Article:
The tank is rusted fairly bad on the inside, does the Kreme kit work or should i buy a 1976 tank I found in much better shape?
I was lucky, and my bike's tank was coated in WD40 while in storage and there wasn't much rust to deal with, so I never really had this dilemma. But my tank is dented, so I looked around for replacements. But I ultimately decided to keep everything as original as possible, making only small period-correct changes (like the clubmans) where necessary.

I've heard the Kreem coatings work just fine, so if you want to keep the bike mostly stock-looking, or keep as many original parts as possible, then this is your route. but if you just want to stay period-correct and get things back on the road ASAP, then going with the better, newer tank is a good idea.
Is CDI ignition worth doing , if so whats the easiest and cheapest ?
Also needs a battery , saw a Battery Ellimenator (sic), should i get this or put a battery back in?
Hmmm... not being familiar with the newer RDs, I'm not quite sure how to answer this. Plus I'm not too good with the electricals on my bike, and right now she's not running due to some gremlins in the charging system that I don't have a clue as to how to remedy.

But, according to what I've read, in order to go to a CDI ignition and run a Battery Eliminator, you first must have (or convert to) a RD350LC magneto system. Something about needing to rebuild the crank, add on the LC system and reworking the wiring. Dunno which model RD350 you have.

But I'm interested in the idea of the Battery Eliminator. Let me know if you come up with anything further on the subject.
Need tires, has a 3.60 H 18 front and a 4.10 H 18 on rear , can't find conversion to new sizes.
Dunno about size conversions, but I have heard that Cheng Shin makes tires that are good direct replacements (and period-correct look) for less than about $30 each, and good ol' JC Whitney carries them. I had my mechanic order a replacement front tire to pass inspection, so unfortunately I didn't do the legwork when it came to replace mine.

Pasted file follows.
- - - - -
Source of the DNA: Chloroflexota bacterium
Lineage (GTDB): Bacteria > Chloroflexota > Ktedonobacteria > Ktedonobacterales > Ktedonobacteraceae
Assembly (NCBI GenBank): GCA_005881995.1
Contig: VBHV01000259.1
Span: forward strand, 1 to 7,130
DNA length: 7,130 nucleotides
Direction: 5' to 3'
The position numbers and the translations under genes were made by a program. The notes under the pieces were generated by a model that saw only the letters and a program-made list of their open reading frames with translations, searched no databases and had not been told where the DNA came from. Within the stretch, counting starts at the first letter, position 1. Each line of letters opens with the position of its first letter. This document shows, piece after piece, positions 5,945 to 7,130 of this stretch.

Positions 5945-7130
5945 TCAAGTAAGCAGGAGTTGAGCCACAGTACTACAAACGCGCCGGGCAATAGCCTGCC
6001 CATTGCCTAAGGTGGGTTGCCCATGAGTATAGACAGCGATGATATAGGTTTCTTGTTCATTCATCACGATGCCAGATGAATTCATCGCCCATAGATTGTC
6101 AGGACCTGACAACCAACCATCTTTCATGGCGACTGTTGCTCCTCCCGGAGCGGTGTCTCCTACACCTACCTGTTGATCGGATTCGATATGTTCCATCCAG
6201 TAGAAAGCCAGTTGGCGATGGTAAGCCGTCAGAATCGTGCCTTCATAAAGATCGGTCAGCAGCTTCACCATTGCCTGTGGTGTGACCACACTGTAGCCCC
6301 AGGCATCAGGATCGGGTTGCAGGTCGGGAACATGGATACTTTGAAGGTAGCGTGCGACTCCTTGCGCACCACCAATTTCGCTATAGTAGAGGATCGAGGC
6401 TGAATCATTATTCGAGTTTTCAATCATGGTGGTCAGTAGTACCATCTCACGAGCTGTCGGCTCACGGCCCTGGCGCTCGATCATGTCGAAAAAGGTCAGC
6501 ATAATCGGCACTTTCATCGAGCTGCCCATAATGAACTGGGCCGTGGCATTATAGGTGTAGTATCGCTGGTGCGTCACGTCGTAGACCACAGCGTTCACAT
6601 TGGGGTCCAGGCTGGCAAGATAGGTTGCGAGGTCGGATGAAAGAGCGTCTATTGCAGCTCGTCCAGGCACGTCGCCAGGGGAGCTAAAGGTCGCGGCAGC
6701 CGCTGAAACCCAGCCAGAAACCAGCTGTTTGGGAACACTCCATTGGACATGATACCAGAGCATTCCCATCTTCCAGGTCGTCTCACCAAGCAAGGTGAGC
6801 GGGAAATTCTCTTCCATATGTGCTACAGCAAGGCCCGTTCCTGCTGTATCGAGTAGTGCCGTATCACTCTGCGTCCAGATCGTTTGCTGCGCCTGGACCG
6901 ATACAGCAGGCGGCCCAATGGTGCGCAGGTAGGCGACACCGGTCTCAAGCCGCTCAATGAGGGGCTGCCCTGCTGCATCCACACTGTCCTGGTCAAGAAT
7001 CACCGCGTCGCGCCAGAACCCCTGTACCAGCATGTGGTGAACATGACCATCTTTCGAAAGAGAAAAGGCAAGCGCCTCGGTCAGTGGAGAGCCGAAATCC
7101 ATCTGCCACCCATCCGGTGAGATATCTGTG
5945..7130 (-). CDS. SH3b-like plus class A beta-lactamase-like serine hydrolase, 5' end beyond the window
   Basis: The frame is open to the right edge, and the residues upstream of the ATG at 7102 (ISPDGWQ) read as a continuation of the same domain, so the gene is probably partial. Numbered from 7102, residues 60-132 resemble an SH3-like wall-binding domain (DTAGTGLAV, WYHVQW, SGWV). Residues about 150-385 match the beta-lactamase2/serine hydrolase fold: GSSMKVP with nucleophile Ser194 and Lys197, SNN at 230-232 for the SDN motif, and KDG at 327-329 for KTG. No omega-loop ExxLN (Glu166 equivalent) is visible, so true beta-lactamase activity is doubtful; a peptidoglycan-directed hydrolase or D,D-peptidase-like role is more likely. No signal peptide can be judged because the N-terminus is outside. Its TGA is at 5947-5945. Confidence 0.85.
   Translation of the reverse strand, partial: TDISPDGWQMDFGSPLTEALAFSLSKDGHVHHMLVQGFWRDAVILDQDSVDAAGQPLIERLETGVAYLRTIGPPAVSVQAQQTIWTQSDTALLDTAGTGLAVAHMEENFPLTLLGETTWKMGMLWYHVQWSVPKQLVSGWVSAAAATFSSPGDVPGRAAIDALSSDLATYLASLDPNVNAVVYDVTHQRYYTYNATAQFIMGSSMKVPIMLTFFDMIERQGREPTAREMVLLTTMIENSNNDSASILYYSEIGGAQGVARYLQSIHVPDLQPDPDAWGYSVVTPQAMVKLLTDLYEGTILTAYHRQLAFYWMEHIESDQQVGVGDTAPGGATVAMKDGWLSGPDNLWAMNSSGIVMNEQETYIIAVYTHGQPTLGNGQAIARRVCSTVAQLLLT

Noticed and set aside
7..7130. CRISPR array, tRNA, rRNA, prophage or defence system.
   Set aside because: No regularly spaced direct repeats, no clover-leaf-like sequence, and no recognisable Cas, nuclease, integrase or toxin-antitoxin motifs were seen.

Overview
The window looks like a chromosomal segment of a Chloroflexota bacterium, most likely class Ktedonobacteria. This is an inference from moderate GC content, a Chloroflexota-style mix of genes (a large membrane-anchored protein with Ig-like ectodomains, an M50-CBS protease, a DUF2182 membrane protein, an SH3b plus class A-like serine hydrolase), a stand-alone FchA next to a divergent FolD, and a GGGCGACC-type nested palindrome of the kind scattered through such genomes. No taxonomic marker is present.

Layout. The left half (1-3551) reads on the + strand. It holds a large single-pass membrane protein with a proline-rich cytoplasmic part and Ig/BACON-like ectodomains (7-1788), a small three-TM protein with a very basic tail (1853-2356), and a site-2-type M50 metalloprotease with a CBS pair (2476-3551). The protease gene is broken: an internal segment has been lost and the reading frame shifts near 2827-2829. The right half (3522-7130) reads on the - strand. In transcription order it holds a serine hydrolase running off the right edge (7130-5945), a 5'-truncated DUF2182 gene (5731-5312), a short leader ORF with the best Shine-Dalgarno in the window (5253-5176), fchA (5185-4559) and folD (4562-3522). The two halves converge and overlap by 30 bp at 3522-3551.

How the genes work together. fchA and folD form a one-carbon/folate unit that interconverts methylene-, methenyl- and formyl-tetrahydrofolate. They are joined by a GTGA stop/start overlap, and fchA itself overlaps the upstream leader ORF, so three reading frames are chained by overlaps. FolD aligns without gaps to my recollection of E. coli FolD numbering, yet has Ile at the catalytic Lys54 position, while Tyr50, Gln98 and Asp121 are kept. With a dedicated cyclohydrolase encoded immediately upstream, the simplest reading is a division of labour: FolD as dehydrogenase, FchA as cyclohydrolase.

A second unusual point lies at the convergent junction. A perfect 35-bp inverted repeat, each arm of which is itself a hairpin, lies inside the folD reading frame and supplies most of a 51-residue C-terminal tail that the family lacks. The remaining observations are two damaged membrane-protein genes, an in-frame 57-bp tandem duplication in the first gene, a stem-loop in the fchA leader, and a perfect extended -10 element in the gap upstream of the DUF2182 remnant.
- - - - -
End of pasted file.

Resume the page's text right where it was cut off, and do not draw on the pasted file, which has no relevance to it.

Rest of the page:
The engine and bike have 6500 miles on, most of chrome and other paint look great , engine runs and sounds awesome, first kick started. I plan to build carbs anyway and few other small things.
Sounds like you're on the right track! Sorry I can't help you out a little more, but thanks again for writing in! Send a pic when you get the chance!

Friday, October 7, 2005

Letter from South Africa

Gerhard recently wrote in all the way from South Africa:
Hi there, from Swellendam South Africa

I recently bought my R5 and rebuild it. It was in storage for 10-12 years and was still in perfect running condition except for the battery and a little rust in the tank, but no problem. It got 26000km on the clock I have got a couple of questions. How can you identify what year model it is? What was the original colors of the models? What is the route of the front brake-, throttle- and clutch cables?
I struggle to get the right shape of the seat...

Thanks for a great site and I think there is a lot of 350 Yammie owners that enjoy your site just as I do. Wish there were a R5 club in SA.

Here are before and after pics of my pride and joy.

Gerhard de Jager

Quite a looker you got there, Gerhard. Interesting choice in paint!

Really like the crash bars on the bike... it's not often you see them on small standard bikes here in the states - usually I see them on big cruisers and the like. Interesting.

Another good story about bringing one of these bikes back to life from long-term storage. All mine needed was a little cleaning and a new battery too!

Ok, now to answer some questions...

In terms of colors, from what I've gathered:
1970 R5(A) - Metallic Purple/white
1971 R5B - Mandarin Orange/white
1972 R5C - Mandarin Orange/black
This is the way you can tell the model years apart visually. But, as so many bikes have swapped body parts, tanks or been repainted, the next step is to check numbers:
Engine or Frame Numbers (start-end)
1970 R5(A) - R5-000101 - 013649
1971 R5B - R5-015101 - 042209
1972 R5C - R5-100101 - 013606
The R5 shares the same serial numbers for both engine and frame. You can find the engine numbers stamped in large numerals on a flat section of the left side of the case, directly above the shift lever. If the flat spot is there, but no number, most likely you have a replacement case. The frame number is also stamped in large numerals on right side of the neck of the frame, just in front of the tank.

In terms of cable routing, I'm not sure... I checked out the official online Yamaha Parts catalog (plenty of diagrams and part numbers for most Yamahas produced) and found this image here.

Unfortunately, it doesn't tell much in terms of routing. I had to reroute mine when adding the lower clubman bars, so I couldn't show you a stock setup using my bike... I'd just look at some of my images or links to other R5s in the sidebar at the left of this page and see if you can figure it out from those examples.

In terms of a seat, check out eBay... used R5 seats pop up from time to time...

Hope that helps!